What causes Raynaud’s?
There are two types of Raynaud’s disease:
Primary Raynaud’s disease is the most common type, making up about 80% of the cases. Primary Raynaud’s occurs when the blood vessels in the hands or feet overreact to stress or cold temperatures. Often, people who have primary Raynaud’s have mild symptoms that can be treated with lifestyle changes.
Secondary Raynaud's syndrome occurs in people who have some other health problem that leads to or triggers Raynaud’s syndrome. Secondary Raynaud’s is a more serious disease that can require both medicine and lifestyle changes to manage. Secondary Raynaud’s may be related to:
- Connective tissue disorders, such as polymyositis/dermatomyositis, rheumatoid arthritis, scleroderma, Sjögren's syndrome, lupus
- Endocrine (gland) disorders, such as hypothyroidism
- Blood disorders, such as cold agglutinin disease, Polycythemia vera
- Neoplastic (cell growth) disorders, such as carcinoid syndrome, paraneoplastic syndrome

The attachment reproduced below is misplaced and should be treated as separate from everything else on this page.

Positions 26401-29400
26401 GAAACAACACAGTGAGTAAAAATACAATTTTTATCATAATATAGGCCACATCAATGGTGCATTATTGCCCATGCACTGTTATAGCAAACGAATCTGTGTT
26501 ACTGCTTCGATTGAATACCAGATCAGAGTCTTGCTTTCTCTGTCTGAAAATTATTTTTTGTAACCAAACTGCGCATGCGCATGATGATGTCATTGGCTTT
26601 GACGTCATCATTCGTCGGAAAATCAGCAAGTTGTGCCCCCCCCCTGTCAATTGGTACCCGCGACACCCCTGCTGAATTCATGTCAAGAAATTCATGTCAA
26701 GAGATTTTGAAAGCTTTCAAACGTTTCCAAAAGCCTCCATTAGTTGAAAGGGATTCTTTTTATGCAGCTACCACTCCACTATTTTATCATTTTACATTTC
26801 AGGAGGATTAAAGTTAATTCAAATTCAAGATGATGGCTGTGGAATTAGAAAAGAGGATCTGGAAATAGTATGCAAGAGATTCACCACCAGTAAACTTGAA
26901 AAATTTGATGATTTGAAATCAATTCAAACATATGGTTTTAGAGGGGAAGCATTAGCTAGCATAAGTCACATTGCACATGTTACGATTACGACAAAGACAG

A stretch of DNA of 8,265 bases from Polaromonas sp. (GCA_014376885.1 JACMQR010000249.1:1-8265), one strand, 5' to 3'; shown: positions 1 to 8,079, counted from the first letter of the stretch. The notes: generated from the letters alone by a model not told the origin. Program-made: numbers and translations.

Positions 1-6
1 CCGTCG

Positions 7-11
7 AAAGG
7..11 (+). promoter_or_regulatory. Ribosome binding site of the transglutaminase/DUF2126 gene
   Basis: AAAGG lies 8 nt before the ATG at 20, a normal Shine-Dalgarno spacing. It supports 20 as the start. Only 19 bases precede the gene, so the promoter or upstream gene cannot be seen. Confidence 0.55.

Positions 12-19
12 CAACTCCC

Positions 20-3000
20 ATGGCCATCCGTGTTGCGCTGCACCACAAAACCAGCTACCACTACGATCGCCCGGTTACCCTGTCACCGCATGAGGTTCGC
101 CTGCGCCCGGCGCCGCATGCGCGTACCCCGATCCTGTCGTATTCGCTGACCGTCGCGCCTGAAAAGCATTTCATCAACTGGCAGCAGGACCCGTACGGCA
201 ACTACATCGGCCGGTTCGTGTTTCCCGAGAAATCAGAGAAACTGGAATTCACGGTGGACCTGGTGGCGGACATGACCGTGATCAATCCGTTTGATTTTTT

- Problems that affect the nervous system, such as carpal tunnel syndrome
- Vascular disorders, such as thoracic outlet syndrome
- Artery diseases, such as atherosclerosis (hardening of the arteries), Buerger's disease, pulmonary hypertension
Some medicines also can trigger Raynaud’s:
- Certain high blood pressure medicines called beta blockers
- Migraine medicines that contain ergotamine
- Estrogen-containing medicines, such as birth control pills
- Chemotherapy medicine, such as cisplatin and vinblastine
- Certain cold medicines that cause blood vessels to narrow, such as those containing pseudoephedrine
Who is at risk for Raynaud’s?
Raynaud’s disease affects about 3% to 5% of people. It is most common in women and occurs more often in colder climates.
Primary Raynaud’s usually occurs between 15 and 25 years of age. People who have a family history of the disease are at a greater risk.
Secondary Raynaud’s occurs later in life, usually in people 30 years of age and older. Certain diseases (see above), medicines (see above), smoking, injuries to the hands or feet, frostbite, chemical exposure, and occupations that involve repetitive motion or vibration have also been linked to Raynaud’s disease.
Written by familydoctor.org editorial staff